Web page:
Bank fines pass $100bn in the US
While UK fines have not even passed £700m, Wall Street banks and their foreign rivals have paid out $100bn in US legal settlements since the financial crisis, according to Financial Times research, with more than half of the penalties extracted in the past year. The sum reflects a substantial shift in political attitudes towards banks, as regulators and the Obama administration seek to counter perceptions that bankers have got off lightly for their role in the financial crisis. The milestone comes amid signs that banks’ legal costs could rise further, with a number of large banks still under investigation by the task force set up by Barack Obama in 2012 and the political backlash still under way. FINANCIAL TIMES

Five million paid less than living wage: TUC highlights UK's pay blackspots
The TUC said a breakdown of official figures showed that on average around 20% of workers are earning less than the living wage – an informal and unenforceable benchmark – but that this rose to almost 50% in some parliamentary constituencies. Designed to top up the legally-binding national minimum wage, the living wage is set at £8.80 an hour in London and £7.65 for the rest of the country. Ed Miliband, the Labour leader, says he wants to include the idea as part of Labour's 2015 manifesto, while David Cameron says he supports a living wage in principle. GUARDIAN

Disbanded OFT’s regulation of UK estate agents handed over to Powys county council
Powys county council and Anglesey Trading Standards will run the National Trading Standards Estate Agents Team, taking on some of the powers previously held by the OFT, including assessing whether Britain's half a million agents are fit to carry out their work within the terms of the Estate Agents Act 1979. The move has been opposed by the shadow consumer minister, Stella Creasy, who said there were "real questions about whether Powys and Angelsey have the capacity to take on a project like this". The contract has been set up over three years and is worth £170,000 a year to the council, which said it would create three new jobs as a result. GUARDIAN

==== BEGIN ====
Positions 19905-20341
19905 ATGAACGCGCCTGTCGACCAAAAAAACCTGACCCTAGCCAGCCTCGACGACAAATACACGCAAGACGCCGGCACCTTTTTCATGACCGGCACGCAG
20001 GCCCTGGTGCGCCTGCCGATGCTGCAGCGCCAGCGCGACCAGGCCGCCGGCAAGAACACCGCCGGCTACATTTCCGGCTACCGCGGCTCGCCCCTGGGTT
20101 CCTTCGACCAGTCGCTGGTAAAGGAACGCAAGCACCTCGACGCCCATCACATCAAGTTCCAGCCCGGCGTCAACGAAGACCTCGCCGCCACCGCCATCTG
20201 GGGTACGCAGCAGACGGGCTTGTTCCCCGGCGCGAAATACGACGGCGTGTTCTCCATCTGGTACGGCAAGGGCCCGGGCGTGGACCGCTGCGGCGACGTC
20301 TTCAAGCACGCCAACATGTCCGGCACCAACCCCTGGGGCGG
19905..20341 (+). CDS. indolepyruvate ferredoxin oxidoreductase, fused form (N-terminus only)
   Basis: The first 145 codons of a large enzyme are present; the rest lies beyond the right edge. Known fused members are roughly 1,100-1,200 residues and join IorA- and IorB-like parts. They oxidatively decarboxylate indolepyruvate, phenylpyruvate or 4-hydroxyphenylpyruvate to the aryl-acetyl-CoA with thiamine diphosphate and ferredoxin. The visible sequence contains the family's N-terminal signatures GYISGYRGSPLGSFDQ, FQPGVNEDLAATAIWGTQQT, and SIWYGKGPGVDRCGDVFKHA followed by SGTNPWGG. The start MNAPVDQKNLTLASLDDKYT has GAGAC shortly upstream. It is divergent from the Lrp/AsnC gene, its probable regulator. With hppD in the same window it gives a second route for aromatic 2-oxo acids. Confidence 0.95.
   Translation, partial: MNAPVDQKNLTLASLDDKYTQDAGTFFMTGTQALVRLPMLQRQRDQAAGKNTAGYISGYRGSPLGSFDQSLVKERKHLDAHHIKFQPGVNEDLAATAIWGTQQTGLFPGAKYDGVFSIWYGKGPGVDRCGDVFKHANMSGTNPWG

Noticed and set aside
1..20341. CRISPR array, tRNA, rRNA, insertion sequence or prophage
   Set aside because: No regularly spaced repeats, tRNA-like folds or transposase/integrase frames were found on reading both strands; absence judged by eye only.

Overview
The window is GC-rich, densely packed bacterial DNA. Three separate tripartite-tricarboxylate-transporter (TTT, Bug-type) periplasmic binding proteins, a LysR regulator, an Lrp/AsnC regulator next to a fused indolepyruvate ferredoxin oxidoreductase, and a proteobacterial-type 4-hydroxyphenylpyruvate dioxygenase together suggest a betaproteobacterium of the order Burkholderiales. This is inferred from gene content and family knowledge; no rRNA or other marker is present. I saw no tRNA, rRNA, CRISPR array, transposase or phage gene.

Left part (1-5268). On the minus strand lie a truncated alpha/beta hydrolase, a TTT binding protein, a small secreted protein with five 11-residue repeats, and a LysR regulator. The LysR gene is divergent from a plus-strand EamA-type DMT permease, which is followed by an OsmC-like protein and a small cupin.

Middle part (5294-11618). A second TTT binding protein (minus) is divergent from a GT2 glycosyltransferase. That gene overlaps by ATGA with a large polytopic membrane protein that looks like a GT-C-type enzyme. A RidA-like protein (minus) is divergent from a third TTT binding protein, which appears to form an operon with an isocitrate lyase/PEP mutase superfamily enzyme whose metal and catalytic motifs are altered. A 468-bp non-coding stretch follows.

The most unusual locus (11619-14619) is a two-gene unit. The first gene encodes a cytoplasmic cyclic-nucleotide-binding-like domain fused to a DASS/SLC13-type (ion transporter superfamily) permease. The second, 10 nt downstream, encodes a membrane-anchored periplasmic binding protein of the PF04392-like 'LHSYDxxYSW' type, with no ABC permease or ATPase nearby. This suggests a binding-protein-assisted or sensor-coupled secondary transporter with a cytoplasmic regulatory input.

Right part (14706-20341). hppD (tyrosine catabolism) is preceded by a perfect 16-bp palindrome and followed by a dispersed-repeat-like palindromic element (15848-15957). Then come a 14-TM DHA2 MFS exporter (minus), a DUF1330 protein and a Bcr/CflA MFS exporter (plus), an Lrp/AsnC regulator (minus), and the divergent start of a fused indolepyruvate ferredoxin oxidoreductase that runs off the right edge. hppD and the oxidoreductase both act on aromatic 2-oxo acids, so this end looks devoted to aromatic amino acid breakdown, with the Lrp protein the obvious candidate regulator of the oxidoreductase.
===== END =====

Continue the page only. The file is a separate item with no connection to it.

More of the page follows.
Poorest homes face £120 council tax rise as safety net goes
More than 670,000 of the poorest households in England will face an increase in council tax of £120 a year on average from Tuesday as the government withdraws a benefits safety net. Ministers cut funding for the means-tested council tax benefit by £500m last year and instructed each local authority to decide how the reduced benefit pot should be distributed. Local authorities must choose between charging council tax to the working-age poor, who in many cases may not have paid council tax before, or making deep cuts to local services on top of the government's 40% cuts to council budgets. As a result, an estimated 675,000 working-age households will see bills rise by an average of £127 a year, amounting to £234 on an average band D property. GUARDIAN

Barristers suspend action after legal aid cuts are delayed
Criminal barristers have agreed to call off industrial action after ministers delayed proposed legal aid fee cuts until at least the summer of 2015. The government has clashed with lawyers over plans for an average 6% cut to the criminal legal aid system. Justice Secretary Chris Grayling said it was a "positive step forward" but said the savings were still needed. The Criminal Bar Association welcomed what it called a "breakthrough" deal. The agreement comes after thousands of lawyers staged their second walkout on 7 March, causing widespread disruption. Solicitors and probation officers will continue with another planned protest on 31 March. BBC NEWS

World Cup 2014: England shirts' £90 price tag 'takes the mickey'
The Football Association has been criticised after new England replica shirts were put on sale for up to £90. The previous Nike home kit has only been around since last May, a total of seven England matches. Shadow Sports Minister Clive Efford said "The frequency with which these kits are changed adds to the expense. When it comes to buying for more than one child it gets extremely expensive and people on moderate or low incomes are excluded from that privilege." A Football Supporters' Federation spokesman said: "Fans with kids often argue that strips are changed too often. The FSF would advocate manufacturers incorporating a 'best before' date into the strip's label. Supporters buying a strip would then know exactly what they're paying for and be able to make a decision based on that." BBC NEWS